With the recent changes to Australia’s data breach notification laws, as well as the kick-start of the European Unions highly publicised GDPR framework, legislators around the world are starting to put a value on the data that Governments and Enterprises hold on their citizens and customers.
The new regulations put a high price-tag on ensuring organisations are using and securing data with diligence, with initial fines our of the EU already running into the millions of dollars.
With this increased scrutiny, the belief is that the individual will also start to take more ownership of their personal information.
“As soon as you inform individuals of their right, and that they have certain power when it comes to decision making around their personal data, then they will become a lot more aware and responsible,” says Chris Gondek, one of Commvault’s ANZ data experts and evangelists.
“They will then start to hold businesses accountable for what they do with their personal data.”
Gondek believes that not only will new regulations hold organisations more accountable for how they are using data, it is going to raise the profile of the value of data to the community.
“At the moment I do not think data sovereignty is as important to the customer as it should be. I don’t think it is at the forefront of their mind.”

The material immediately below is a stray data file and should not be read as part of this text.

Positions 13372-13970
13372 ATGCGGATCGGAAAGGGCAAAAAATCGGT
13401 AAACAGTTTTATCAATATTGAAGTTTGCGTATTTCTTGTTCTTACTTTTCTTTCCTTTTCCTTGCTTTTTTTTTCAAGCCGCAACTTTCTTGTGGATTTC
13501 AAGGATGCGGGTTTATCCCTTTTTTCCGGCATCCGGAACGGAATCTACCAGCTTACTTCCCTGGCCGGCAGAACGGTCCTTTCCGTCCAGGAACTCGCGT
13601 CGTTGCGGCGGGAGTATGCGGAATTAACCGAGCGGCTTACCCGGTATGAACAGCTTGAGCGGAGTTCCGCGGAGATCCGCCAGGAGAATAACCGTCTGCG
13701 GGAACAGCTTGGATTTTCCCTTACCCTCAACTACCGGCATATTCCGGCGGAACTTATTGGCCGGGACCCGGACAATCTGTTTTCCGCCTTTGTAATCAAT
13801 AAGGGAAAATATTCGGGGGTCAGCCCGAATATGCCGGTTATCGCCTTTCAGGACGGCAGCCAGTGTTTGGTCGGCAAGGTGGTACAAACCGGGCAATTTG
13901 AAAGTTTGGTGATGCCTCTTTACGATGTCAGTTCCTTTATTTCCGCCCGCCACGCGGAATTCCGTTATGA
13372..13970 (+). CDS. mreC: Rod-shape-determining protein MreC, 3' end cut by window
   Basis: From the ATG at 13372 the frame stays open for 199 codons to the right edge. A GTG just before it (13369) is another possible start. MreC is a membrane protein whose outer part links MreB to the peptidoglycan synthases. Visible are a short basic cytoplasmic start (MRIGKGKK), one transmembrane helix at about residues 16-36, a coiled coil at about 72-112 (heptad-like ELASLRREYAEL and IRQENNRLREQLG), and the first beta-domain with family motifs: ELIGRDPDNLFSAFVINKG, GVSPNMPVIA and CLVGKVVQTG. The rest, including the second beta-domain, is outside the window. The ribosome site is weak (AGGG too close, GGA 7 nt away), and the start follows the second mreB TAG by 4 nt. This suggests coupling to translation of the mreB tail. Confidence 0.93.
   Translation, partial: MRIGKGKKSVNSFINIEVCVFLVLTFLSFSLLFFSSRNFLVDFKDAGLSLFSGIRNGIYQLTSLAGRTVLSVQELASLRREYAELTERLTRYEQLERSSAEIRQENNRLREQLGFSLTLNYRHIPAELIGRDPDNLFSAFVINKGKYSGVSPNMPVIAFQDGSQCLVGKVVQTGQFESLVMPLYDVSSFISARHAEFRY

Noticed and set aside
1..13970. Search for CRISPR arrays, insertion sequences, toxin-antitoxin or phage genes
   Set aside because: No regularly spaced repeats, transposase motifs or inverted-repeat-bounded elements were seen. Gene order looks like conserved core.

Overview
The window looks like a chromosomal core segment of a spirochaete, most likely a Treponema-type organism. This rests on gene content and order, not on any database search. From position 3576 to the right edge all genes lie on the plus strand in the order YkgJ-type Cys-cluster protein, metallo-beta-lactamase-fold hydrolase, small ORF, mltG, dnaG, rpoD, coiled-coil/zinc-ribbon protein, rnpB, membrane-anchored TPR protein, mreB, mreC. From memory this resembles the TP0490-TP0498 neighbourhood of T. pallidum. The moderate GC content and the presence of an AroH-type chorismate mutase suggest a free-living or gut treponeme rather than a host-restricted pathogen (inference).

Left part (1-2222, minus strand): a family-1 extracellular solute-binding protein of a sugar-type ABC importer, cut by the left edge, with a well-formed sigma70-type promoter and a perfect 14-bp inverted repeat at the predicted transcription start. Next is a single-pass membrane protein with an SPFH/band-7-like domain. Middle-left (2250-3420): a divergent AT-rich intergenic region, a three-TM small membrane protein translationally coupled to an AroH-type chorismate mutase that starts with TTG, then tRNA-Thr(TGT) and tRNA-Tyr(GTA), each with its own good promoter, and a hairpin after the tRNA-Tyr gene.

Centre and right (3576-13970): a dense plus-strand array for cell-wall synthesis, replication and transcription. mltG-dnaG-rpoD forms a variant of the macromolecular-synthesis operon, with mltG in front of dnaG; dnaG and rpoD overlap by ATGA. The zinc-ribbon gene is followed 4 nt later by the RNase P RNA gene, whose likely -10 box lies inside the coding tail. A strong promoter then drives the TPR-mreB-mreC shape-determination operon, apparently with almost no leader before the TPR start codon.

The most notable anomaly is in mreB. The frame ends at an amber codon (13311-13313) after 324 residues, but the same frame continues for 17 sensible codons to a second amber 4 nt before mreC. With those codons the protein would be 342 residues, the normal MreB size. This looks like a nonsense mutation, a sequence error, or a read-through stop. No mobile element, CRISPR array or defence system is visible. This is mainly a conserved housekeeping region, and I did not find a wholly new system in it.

However with the advent of GDPR, and more locally the recent changes to Australia’s data breach notification laws, this will change quite quickly. “The data breach notification laws will really bring Australia’s regulation into the 21st century,” Chris said.
A framework, which until 1999 had remained untouched by regulators, according to the website now requires organisations to “notify individuals whose personal information is involved in a data breach that is likely to result in serious harm.”
The impacts of the changes look to bring more accountability to how data and personal information is being used and managed. In the not too distant future, a banking institution, for instance, would be required to contact its customers if their personal information has been breached.
With customer engagement now being a requirement, it is thought that the customer as an individual will become more engaged with how their information is being used.
Penalties for not responding to Australia’s data breach scheme range from $360,000 for individuals and $1.8 million for organisations. This could potentially be a drop in the ocean for some of Australia’s larger organisations, unlike the GDPR whose fines are revenue based.
On that potential of more robust legislations hitting our shores, Gondek concludes that we might not be too far away from our own GDPR.
“I would like to think that we’re closer to an Australian GDPR than we think. It is going to take one incident, one high-profile public incident for the government to turn around and then eventually be held responsible to deliver these regulations sooner.”
— Matthew Egan (@Mattjme) February 18, 2018